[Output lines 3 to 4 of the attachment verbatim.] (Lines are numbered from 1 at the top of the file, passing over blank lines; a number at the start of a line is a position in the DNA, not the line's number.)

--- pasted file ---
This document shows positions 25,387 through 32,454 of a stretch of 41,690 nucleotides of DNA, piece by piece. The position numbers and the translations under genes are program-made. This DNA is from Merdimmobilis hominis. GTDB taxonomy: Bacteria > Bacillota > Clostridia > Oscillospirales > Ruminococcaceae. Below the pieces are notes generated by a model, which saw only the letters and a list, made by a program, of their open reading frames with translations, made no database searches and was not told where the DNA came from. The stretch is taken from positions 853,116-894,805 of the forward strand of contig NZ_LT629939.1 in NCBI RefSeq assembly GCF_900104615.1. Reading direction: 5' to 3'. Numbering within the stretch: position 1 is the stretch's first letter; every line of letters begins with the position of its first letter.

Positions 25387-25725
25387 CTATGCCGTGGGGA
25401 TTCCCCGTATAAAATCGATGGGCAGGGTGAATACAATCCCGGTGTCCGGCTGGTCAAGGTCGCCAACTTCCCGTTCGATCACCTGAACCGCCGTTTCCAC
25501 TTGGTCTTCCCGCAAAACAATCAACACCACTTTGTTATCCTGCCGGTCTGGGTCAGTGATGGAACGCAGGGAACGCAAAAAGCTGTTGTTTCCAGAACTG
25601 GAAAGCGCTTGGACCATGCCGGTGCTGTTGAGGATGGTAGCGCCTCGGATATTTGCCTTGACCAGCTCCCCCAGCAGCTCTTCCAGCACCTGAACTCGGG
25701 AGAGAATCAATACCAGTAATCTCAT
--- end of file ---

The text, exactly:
25387 CTATGCCGTGGGGA
25401 TTCCCCGTATAAAATCGATGGGCAGGGTGAATACAATCCCGGTGTCCGGCTGGTCAAGGTCGCCAACTTCCCGTTCGATCACCTGAACCGCCGTTTCCAC